Recession Proof US Shares worth researching Part 3
As in Part 1 & Part 2 of this series.
The shares listed below meet the following criteria:
- Low probability that the dividend is at risk
- Paid dividends for more than 20 years
- Average annual dividend growth is more than 5% for the last 20 years
- Growing Dividends (more than 5% last year)
- Dividend Yield between 2.0% to 7.5%
- Must have generated free cash flow 7 out of the last 10 years
- Increased or at least maintained its dividend through the last financial crisis between 2007-09
- Current dividend is above its 5-year average yield (could indicate the share is undervalued)
- Dividend Pay Out Ratio is less than 75% (Indicating the company is retaining sufficient capital for re-investment)
- Average return during the 2007-09 recession was equal to or higher than the S&P 500
I am a firm believer in staying invested in dividend growth shares during market down turn cycles. I also believe in investing in companies, not markets. Year to date my dividends (and income) have increased in spite of a market correction. If you are selling shares to fund your retirement then you should always have about 3 years of expenses invested in cash-like investments so that you can ride out market down turns without having to sell shares when the prices are low. In fact, you should try to have ready cash available to buy Dividend Growth shares when the market is down. You will then get a higher dividend yield as well as benefiting from the price increase in the stocks when the market recovers.
Here are the next 5 shares I believe are worth researching as potential Recession Proof Shares to invest in.
|ADM||Archer-Daniels-Midland Company (NYSE: ADM )||2.00%||2.70%||6.70%||27||Increased||-21.00%||21%|
|IBM||International Business Machines (NYSE: IBM ) Corporation||49.00%||5.20%||7.30%||23||Increased||-28.00%||25.00%|
|HSY||Hershey Company (NYSE: HSY )||14.00%||2.70%||6.10%||29||Maintained||-30.00%||17.00%|
|PEP||PepsiCo (NASDAQ: PEP )||15.00%||3.20%||7.00%||27||Increased||-35.00%||10.00%|
A brief summary on each company follows
ADM - Archer-Daniels-Midland Company. Has an A credit rating. Founded in 1898 The company transports and processes corn, oilseeds, wheat, and other commodities into products for food, beverage, animal feed, chemical, and energy uses around the world.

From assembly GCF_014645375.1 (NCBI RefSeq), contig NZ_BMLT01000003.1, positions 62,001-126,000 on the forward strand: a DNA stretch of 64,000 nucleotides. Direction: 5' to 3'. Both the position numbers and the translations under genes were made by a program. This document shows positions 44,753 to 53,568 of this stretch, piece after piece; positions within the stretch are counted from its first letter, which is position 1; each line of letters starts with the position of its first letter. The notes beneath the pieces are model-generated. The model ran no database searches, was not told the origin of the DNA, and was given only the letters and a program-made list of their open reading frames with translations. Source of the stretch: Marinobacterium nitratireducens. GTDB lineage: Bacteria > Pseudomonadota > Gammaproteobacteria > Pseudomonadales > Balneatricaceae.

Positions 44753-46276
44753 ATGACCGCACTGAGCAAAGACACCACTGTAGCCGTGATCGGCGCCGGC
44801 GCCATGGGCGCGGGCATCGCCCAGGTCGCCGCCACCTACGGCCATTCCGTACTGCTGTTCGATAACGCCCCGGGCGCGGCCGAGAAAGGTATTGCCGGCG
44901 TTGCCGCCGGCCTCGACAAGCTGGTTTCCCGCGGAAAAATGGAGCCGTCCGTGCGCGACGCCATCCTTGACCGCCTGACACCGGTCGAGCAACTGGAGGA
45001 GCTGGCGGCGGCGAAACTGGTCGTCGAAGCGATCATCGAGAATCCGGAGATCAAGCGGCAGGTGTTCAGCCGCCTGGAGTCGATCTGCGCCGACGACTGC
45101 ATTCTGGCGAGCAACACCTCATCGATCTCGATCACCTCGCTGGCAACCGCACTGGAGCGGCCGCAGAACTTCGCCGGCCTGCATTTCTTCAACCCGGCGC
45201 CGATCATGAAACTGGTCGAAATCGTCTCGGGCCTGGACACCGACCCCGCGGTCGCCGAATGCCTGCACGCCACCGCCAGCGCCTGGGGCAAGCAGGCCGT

IBM - Needs no introduction. Has an A credit rating. IBM recently made a large aquisition in Red Hat. Share prices have dropped significantly due to underperformance. IBM may be a stable company but recent history and forecasts are not exciting.
HSY - Hershey Company - Founded in 1894. Has an A credit rating. Manufactures confectionary products. Sells them under the following brands: Hershey's, Reese's, Kisses, Jolly Rancher, Almond Joy, Brookside, barkTHINS, Cadbury, Good & Plenty, Heath, Kit Kat, Lancaster, Payday, Rolo, Twizzlers, Whoppers, York, Scharffen Berger, Dagoba, Ice Breakers, Breathsavers, and Bubble Yum brands, as well as under the Golden Monkey, Munching Monkey, Pelon Pelo Rico, IO-IO, Nutrine, Maha Lacto, Jumpin, Sofit, SkinnyPop, Oatmega, Paqui, and Tyrrells brands. A healthy company with safe dividends.
PEP-PepsiCo. Pepsi-Cola and Frito-Lay merged in 1965 to form PepsiCo. Has an A+ credit rating. The company has the following brands: Lay's, Pepsi, Tropicana, Quaker Oats, Gatorade, Naked Juice, Aquafina, Lipton, Doritos, Tostitos, Mountain Dew, Ruffles, Cheetos, and Sierra Mist. Pepsi is the largest Food and Beverage company in USA, Canada, UK, Russia and is second largest in Mexico. The combination of strong brands and mix of beverages and snacks give Pepsi a wide moat. I will do a deep dive into Pepsi in the near future as it is another great Dividend Growth investment to consider.
VFC - V.F. Corporation. Founded in 1899. Has an A credit rating. Is a leading global lifestyle apparel maker in the outerwear, footwear, denim, backpack, luggage, accessory, sportswear, occupational, and performance apparel categories. 40% of sales are outside US making it a good global investment. The company's strong brands give it a good moat.
The shares discussed in this series are a sample of the US shares that could outperform the S&P 500 index during a market down turn. In the next and final article, I will run a back test to see how these 15 shares would have performed compared to the S&P500 had they been used to construct an equally weighted portfolio 20 years ago.
Disclaimer: Please note that I am not a Registered Financial Planner. The articles I write are based on my own personal research and for my own use and is not to be construed as financial planning advice. At all times readers are urged to exercise caution when investing in any financial instruments, to do their own research. Past performance is no guarantee of future returns.
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